Spring has sprung, Easter is just around the corner, and soon it will be Mother’s Day. Unfortunately, these joyful holidays are two of the most dangerous days for cats. Why? The answer is simple: lily poisoning. Exposure to common plants such as Easter lilies, tiger lilies and stargazer lilies results in thousands of feline poisonings and deaths every year. However, less than 30% of the 36-million USA cat owners are aware that ingestion of any part of a lily can be fatal for cats! Many different kinds of plants are found or sold with “lily” as part of their name. A few grow wild in ditches and wooded areas, some are sold as bulbs in garden shops, and many are used in floral arrangements. If you are a cat owner, or have friends and family with cats, it’s critical to know which lilies are toxic to those feline family members.
True Lilies and Day-Lilies
Plants in the “true lily” and day-lily families such as Easter lilies, stargazer lilies, tiger lilies, Asiatic lilies and Oriental lilies are highly toxic to cats. These beautiful and affordable flowers are often found in cut-flower bouquets or potted for the Easter holiday. If you have cats at home, it’s critical that you do not bring these flowers inside. Ingestion of just one petal, leaf, or even the pollen can cause complete kidney failure in less than three days. The specific toxin has not yet been identified, but if you even suspect your cat has eaten any part of a dangerous lily, this is a MEDICAL EMERGENCY requiring IMMEDIATE veterinary care. Early decontamination, aggressive IV fluid therapy, kidney function tests, and supportive care may improve your cat’s prognosis. Due to the high risk of fatality, we recommend that these flowers NEVER be brought into homes with cats.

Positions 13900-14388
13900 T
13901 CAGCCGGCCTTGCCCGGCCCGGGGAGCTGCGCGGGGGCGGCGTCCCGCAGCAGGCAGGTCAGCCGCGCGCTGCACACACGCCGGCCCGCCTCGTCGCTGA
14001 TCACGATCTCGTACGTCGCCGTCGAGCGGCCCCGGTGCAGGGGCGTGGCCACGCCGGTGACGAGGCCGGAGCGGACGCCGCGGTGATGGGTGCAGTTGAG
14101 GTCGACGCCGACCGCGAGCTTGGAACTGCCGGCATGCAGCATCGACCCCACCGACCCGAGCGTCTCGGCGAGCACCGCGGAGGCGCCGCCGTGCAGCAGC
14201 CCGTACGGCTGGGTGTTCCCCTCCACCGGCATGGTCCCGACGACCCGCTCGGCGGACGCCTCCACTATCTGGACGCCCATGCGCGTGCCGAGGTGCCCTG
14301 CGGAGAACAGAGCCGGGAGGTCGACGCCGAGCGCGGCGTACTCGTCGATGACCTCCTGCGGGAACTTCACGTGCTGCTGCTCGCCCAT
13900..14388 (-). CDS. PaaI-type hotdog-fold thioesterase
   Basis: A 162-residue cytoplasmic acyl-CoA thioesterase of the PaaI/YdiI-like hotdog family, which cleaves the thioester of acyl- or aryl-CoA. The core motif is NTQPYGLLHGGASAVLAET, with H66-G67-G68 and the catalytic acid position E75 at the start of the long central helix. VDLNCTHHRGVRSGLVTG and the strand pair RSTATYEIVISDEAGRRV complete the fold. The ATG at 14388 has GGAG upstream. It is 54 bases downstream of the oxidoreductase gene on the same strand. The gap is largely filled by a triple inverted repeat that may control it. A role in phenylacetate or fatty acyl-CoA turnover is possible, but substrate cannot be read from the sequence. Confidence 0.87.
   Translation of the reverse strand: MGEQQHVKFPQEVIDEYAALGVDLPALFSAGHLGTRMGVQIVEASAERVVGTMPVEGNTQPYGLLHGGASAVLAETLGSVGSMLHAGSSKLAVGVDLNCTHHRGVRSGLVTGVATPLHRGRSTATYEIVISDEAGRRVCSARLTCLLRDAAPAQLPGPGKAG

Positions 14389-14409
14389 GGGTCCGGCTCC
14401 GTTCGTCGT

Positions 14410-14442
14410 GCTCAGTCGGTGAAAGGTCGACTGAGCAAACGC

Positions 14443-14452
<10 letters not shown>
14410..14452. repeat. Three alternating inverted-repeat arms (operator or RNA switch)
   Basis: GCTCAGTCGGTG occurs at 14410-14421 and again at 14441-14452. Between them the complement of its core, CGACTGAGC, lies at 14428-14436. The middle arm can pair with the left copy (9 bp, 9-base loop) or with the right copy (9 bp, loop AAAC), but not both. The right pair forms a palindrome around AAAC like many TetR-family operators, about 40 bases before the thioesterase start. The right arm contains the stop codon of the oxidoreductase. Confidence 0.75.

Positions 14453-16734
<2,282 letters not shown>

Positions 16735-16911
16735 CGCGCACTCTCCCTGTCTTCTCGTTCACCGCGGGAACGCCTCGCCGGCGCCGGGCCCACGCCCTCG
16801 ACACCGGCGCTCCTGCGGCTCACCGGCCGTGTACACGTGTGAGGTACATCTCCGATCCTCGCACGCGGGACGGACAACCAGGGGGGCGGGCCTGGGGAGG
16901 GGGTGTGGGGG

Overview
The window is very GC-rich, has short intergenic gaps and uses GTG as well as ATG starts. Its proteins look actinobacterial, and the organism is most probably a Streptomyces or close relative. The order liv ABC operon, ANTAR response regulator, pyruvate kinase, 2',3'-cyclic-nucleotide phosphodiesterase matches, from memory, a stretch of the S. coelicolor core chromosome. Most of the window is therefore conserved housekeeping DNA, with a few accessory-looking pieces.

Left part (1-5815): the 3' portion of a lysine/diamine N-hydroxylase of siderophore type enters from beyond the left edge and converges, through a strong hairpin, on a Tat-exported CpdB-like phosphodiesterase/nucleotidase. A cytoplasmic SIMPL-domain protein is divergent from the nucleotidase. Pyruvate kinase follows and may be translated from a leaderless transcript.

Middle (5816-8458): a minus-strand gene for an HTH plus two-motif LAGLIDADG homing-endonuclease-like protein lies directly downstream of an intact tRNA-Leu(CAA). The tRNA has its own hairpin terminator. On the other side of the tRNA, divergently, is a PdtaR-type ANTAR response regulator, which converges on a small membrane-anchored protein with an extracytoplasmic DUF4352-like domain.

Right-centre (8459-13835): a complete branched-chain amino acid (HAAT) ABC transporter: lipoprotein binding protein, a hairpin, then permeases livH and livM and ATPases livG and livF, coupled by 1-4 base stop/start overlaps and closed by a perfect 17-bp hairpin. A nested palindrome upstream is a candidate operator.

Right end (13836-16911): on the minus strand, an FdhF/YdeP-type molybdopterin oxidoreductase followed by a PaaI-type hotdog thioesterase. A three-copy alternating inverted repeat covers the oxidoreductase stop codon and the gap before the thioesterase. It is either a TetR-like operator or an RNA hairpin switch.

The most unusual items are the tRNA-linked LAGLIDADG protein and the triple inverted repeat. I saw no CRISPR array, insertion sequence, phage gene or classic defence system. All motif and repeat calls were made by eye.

Other Toxic Lilies
Other dangerous “lily” plants include the Lily of the Valley and Gloriosa or Flame Lily: Lily of the Valley may cause life-threatening heart arrhythmias and death when eaten by cats OR dogs. The roots or tubers of the Gloriosa lily may cause serious multi-system organ failure if chewed on by cats or dogs. If you think your pet has eaten any part of a toxic lily, contact us immediately at 402-291-1255; if our office is closed, you should call the VCA Midwest Veterinary Referral & Emergency Center (VCA-MVREC) in Omaha at (402) 614-9000.
What Flowers Are Safe Around Cats?
You can still give beautiful bouquets for Easter, Mother’s Day, and other holidays – just be sure to choose safe alternatives to those lovely but lethal lilies! When buying flowers or ordering them for delivery, it’s wise to specifically instruct florists to not include any flowers in the Lilium species such as stargazer, Asiatic, Oriental, or tiger lilies. Giving florists the scientific name of the flower species can also help avoid confusion. Safer cut-flower choices include baby’s breath, carnations, Gerbera daisies, hyacinths, iris, Peruvian lilies (Alstroemeria species,) roses, tulips, and zinnias. Some of these plants may cause vomiting and diarrhea if ingested, but are not considered life-threatening.
For more information about kitties and lilies, check out the graphic above, and take a look at the Pet Poison Helpline’s short video on lily poisoning. Still have questions? Please call us before you buy those bouquets, we’re happy to help! You can help by spreading the word, and help us save more feline lives!